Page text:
Encyclopedia o f Chicago
Entries : Kenyans


The first Kenyan migration to Chicago might have occurred as early as the 1940s, when Kenyan scholars and students traveled under British passports to the United States. After Kenyan independence in 1963, small numbers of Kenyan students began arriving in Chicago, and many settled permanently because of the greater economic opportunities here. Kenyan student migration continued to grow through the 1980s and 1990s and was supplemented by the migration of political dissidents, professionals, and family members who were attracted to Chicago's growing Kenyan community. In addition, a sizable group of second-generation Kenyan Americans resided in Chicago by the end of the century. In 2001, community estimates counted 5,000 Kenyans in Illinois, the majority residing in metropolitan Chicago.

In the early 1990s, Kenyan students and expatriates in Chicago created the Organization of East Africans (OEA) to address an array of issues facing immigrants, including employment opportunities, adjustment to life in Chicago, and emergencies like death and illness. Comprising Ugandans, Tanzanians, andKenyans, the OEA sponsored a variety of fundraising and social events. It pursued group health insurance policies and investment opportunities and hosted community activities. Two of the largest annual events included Madaraka Day ( June 1), which commemorates the beginning of self-government in Kenya, and Jamhuri Day (December 12), which marks the British withdrawal from Kenya and its official independence. While the OEA was a major force in the Kenyan community in the mid 1990s, activities declined steadily in subsequent years as it suffered financial difficulties and leadership problems. By 2000 the OEA was no longer fully operational but continued to conduct small and intermittent get-togethers at members' homes.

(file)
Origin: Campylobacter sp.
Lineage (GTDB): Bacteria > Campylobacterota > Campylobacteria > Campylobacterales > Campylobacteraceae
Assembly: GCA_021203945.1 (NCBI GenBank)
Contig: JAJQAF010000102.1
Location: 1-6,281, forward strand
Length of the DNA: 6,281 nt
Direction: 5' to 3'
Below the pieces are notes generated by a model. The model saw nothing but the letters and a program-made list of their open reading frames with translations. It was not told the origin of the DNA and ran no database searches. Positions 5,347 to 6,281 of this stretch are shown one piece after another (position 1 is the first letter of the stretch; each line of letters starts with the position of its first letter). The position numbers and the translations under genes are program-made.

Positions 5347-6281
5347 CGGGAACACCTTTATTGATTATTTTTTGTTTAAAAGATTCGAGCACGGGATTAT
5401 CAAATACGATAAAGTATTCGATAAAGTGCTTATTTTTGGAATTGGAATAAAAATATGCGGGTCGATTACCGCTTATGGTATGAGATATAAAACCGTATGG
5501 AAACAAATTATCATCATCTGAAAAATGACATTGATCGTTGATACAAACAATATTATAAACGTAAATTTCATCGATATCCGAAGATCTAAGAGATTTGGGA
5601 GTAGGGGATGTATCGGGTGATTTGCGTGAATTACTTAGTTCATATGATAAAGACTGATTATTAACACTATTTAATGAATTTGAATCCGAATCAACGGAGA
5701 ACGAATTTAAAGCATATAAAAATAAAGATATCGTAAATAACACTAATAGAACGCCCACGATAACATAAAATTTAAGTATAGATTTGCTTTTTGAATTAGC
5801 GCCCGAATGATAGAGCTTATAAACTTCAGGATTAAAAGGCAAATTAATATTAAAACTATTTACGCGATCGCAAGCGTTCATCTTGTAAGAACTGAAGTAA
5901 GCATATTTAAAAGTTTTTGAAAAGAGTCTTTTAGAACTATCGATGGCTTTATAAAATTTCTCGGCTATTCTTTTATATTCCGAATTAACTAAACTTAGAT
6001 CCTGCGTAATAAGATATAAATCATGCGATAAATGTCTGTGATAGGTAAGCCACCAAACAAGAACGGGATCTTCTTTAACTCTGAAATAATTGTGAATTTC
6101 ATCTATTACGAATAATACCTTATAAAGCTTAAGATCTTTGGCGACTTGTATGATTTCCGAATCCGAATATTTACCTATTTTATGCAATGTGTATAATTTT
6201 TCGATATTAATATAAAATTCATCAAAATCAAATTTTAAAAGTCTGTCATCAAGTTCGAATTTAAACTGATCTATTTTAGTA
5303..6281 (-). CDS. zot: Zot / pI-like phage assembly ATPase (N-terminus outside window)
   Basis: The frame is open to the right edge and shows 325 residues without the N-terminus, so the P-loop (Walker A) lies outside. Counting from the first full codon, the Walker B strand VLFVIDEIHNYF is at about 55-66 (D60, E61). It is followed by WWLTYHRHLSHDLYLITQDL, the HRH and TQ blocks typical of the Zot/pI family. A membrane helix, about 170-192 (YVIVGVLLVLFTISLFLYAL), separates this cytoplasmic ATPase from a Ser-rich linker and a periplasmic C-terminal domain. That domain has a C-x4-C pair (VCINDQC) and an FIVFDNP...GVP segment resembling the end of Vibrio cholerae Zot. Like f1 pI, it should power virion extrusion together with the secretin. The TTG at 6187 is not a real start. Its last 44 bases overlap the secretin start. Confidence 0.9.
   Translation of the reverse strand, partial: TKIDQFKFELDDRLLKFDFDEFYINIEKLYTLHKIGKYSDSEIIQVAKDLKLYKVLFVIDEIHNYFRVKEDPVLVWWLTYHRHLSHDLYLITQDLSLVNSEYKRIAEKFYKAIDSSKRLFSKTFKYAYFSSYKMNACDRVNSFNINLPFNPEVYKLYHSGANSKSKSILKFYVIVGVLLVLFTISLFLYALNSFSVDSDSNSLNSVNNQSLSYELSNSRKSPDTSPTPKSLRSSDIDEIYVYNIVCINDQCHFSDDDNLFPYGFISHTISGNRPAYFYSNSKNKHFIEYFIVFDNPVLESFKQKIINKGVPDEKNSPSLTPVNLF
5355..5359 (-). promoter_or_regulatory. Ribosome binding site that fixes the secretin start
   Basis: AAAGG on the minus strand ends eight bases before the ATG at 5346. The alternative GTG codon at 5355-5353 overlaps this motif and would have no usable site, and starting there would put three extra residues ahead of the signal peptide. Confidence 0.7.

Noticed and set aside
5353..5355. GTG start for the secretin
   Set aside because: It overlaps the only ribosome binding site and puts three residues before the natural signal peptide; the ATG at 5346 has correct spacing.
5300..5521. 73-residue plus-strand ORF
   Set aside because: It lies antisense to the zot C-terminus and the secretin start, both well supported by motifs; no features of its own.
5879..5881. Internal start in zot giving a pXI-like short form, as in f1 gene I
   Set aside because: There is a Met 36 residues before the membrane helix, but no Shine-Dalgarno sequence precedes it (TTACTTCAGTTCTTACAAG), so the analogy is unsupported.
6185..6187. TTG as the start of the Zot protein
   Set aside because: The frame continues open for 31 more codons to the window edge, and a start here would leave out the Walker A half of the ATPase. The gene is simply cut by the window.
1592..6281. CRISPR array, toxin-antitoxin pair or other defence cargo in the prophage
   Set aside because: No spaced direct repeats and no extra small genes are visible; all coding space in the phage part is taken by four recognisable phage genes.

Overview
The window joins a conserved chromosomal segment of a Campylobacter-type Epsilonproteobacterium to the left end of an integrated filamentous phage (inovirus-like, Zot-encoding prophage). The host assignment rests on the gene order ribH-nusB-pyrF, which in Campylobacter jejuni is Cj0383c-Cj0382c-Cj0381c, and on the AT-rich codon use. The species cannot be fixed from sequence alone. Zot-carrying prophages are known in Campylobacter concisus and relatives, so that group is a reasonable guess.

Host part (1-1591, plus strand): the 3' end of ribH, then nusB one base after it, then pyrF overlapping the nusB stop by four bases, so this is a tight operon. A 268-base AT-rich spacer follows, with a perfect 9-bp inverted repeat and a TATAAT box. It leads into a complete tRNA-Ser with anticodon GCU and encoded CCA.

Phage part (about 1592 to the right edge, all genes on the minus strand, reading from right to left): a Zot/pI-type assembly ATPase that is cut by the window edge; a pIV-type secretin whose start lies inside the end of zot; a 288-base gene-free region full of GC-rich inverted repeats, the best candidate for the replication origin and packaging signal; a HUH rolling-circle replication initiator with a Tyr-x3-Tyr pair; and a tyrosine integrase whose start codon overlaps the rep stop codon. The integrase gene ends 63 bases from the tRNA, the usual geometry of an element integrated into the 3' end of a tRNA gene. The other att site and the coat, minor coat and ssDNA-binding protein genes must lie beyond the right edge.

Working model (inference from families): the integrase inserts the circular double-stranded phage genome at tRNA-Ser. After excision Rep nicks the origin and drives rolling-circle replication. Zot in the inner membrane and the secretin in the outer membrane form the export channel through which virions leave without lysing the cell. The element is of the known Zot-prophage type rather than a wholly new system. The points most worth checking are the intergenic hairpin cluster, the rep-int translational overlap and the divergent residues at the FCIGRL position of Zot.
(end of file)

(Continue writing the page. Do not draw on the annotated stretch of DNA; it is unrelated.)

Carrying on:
Although the OEA declined as an organizational force, the Kenyan community has continued to grow, with several new organizations emerging. Between 1998 and 2002, the Chicago Association for Kenyan Professionals (CAKP) and United Kenyans of Chicago (UKC) were founded. Both organizations serve the Kenyan nonimmigrant student population and a growing professional community. In addition, CAKP and UKC address issues that concern the community, including immigration, affordable housing, community involvement, job opportunities, and professional development. In 2001, Ushirika, which means “fellowship” in Swahili, was founded by a small group of Kenyan students from Chicago's Moody Bible Institute. The group organizes monthly meetings dedicated to devotional and social activities. Since 2000, TopDonn Entertainment, a Kenyan-run entertainment business, has been hosting sizable monthly social events and activities for its largely African student membership. The Association of Kenyan Runners Abroad is another new organization designed to offer support and protection to Kenyan athletes in Chicago. Kenyan marathon runners are world renowned and have been extremely successful in the LaSalle Bank Chicago Marathon.